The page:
In some cases there will be companies who have thrived in this situation, not just the obvious companies such as Zoom who have seen a significant increase in use and revenue, but in small companies who had already invested in their digital infrastructure and training. Many organisations though, have had to reinvent themselves overnight in order to survive, not just companies who operate services which can be delivered remotely but ‘non-digital’ companies such as bars now operating as e-commerce stores delivering cocktails to customers’ homes and the fish and chip shops with scheduled collection who have had to implement click and collect systems in order to operate. All of these companies have had to become digital overnight.
In Scotland and more specifically Aberdeenshire, many small businesses still have a strong focus on face-to-face interaction and integration with the local community. When working with businesses, we have previously seen a reluctance to engage with the online opportunities available, partly due to comfort in the status quo and partly due to a fear of the costs and complexity of transacting in the digital sphere.
In the current lockdown, non-essential local companies without a digital presence are stagnant, waiting to open while retail multinationals like Amazon sweep up their customers. Equally, loss of revenue means they are unable to afford to outsource their digital practices as they don’t have the confidence to run this internally. On the other hand, those who already have an online presence, especially those with eCommerce capability, have found the genuine benefits of operating this way. The challenges these businesses face highlight the real need for education in digital marketing skills – even at a basic level – in order to build confidence and ensure that small businesses can survive.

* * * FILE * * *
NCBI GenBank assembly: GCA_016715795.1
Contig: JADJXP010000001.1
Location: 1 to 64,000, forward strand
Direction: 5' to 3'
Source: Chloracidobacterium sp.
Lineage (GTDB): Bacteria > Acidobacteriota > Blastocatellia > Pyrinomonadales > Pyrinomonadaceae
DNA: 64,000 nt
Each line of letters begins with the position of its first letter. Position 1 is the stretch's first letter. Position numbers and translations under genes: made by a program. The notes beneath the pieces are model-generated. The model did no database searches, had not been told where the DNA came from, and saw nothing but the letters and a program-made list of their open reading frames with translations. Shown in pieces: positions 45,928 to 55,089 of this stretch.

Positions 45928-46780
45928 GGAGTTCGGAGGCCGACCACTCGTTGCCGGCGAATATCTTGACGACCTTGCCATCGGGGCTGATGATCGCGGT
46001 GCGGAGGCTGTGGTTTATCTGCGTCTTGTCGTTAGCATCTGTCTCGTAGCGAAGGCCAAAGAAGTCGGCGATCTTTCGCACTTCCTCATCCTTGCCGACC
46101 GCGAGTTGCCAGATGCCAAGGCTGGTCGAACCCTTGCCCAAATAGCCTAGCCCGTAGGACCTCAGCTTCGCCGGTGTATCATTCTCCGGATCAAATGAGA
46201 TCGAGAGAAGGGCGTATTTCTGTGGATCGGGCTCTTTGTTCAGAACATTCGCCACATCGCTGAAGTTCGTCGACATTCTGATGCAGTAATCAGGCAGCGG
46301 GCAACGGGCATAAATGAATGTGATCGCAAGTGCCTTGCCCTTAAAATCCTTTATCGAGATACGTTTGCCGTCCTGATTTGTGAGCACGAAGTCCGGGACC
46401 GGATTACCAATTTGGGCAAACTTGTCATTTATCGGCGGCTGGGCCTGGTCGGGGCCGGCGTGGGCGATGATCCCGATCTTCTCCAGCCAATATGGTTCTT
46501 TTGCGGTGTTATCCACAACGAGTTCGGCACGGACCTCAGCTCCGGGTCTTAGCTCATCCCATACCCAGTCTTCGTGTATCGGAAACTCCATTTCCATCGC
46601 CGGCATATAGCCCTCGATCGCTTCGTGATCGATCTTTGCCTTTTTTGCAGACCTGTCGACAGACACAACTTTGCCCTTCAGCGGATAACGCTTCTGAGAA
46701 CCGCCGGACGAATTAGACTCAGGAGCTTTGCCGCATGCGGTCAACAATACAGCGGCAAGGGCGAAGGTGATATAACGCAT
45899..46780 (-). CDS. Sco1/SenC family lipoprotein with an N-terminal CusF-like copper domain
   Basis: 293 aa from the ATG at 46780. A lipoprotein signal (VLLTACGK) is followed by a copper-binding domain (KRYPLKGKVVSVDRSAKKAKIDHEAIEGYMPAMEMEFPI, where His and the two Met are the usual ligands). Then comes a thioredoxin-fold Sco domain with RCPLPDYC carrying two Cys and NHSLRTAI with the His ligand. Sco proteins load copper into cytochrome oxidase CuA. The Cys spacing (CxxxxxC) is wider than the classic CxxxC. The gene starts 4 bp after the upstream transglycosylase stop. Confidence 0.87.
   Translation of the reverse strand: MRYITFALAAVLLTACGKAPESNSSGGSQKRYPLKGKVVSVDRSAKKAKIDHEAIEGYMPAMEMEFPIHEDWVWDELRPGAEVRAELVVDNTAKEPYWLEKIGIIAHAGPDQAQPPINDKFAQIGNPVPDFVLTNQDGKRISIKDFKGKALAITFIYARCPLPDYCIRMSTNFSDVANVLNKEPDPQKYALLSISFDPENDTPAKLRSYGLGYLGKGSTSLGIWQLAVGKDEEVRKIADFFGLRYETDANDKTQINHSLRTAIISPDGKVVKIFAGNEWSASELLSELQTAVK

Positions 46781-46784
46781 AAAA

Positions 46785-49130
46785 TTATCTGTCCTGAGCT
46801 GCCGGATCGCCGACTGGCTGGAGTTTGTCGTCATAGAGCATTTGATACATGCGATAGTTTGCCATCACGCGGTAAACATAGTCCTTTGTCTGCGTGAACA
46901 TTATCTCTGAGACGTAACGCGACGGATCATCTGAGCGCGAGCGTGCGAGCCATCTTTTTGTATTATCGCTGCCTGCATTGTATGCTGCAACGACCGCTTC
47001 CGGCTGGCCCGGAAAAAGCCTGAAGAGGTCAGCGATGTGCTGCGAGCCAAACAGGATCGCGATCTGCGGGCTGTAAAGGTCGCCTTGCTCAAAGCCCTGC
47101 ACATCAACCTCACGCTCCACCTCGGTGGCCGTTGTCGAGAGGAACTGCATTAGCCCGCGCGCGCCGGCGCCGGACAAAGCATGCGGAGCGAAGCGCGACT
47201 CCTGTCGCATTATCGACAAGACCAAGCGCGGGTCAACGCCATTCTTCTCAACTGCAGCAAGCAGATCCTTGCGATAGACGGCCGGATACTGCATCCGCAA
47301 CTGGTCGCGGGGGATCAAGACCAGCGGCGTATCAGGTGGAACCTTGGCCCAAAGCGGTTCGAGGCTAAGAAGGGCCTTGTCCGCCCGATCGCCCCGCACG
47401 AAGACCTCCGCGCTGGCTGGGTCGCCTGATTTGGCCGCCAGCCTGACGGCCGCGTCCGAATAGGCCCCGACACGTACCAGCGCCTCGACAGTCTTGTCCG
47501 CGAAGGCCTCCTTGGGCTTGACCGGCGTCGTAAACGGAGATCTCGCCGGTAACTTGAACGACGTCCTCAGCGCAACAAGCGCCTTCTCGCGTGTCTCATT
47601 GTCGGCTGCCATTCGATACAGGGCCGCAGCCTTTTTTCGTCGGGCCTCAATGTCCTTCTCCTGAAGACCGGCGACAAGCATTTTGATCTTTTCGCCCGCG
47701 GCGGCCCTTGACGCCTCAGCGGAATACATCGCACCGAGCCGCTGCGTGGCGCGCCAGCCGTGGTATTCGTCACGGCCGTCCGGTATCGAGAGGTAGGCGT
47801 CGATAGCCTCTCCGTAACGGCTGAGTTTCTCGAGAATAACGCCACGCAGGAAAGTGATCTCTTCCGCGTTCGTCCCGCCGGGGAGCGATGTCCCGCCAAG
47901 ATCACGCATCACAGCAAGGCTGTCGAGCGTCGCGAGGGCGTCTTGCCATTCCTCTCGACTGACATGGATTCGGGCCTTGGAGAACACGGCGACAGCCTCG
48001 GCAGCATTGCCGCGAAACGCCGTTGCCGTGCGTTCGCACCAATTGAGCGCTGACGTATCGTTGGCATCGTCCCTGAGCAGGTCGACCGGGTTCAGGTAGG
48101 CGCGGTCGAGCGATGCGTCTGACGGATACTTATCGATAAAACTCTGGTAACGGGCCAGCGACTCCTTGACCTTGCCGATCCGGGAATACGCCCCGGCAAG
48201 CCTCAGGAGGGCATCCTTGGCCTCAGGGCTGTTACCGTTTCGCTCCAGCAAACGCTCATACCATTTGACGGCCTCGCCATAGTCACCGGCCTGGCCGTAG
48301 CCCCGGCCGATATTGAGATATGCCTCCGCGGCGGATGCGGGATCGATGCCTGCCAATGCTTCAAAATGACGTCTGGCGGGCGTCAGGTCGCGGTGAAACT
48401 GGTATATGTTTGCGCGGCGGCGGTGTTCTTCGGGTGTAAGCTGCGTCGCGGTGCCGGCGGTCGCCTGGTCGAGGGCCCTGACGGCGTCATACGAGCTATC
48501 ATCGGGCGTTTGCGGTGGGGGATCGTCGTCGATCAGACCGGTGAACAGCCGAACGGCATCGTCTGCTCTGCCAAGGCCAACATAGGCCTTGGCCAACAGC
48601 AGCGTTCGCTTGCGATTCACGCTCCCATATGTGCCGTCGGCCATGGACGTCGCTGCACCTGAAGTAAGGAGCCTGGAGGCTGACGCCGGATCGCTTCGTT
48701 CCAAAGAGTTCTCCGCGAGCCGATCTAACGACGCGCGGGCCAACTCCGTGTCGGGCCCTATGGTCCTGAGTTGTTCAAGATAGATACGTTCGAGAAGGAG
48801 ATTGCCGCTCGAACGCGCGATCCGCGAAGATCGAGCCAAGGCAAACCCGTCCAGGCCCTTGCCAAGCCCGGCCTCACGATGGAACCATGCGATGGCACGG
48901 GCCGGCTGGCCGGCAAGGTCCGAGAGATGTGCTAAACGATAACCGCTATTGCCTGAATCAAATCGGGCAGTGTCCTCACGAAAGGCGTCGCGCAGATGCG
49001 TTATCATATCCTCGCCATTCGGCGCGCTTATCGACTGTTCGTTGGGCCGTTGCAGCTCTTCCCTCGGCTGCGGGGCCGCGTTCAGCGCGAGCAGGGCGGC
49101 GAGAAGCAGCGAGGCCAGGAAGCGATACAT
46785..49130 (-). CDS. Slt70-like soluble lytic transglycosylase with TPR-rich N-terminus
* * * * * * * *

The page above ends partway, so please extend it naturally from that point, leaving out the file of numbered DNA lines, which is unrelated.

Consumers have moved ever further online through the lockdown and this looks to continue with ‘shopping local’ and deliveries still encouraged right through to Phase 4 of the Scottish Government’s CV19 Route Map. As a country, we have been repeatedly told that things will not return to normal for a long time and it is likely that this will shift the way we interact with small business indefinitely. Companies will have to adapt to survive, and the natural evolution is into a digitally enhanced way of operating. This will allow local businesses to see the benefits and real possibility of competing in a space where major corporations have been dominant for years. On a personal level, we are now getting regular deliveries from local breweries, farms and bakers, products from which we used to buy online from a supermarket.
Statistics have highlighted the clear social and economic digital divide many still face and it is imperative that this is addressed on all fronts: from digital infrastructure such as blanket high speed internet coverage to allocation of government resources. Further to this, it is of paramount importance to the country that emerging from this crisis we are able to provide accessible education around digital skills to people at all levels, from school, through further and higher education and into the workplace.
Jack Keenan is a Senior Lecturer and Digital Development Lead in the School of Creative and Cultural Business.
Josh Bircham is a Lecturer in Digital Marketing and Digital Marketing Short Course Coordinator.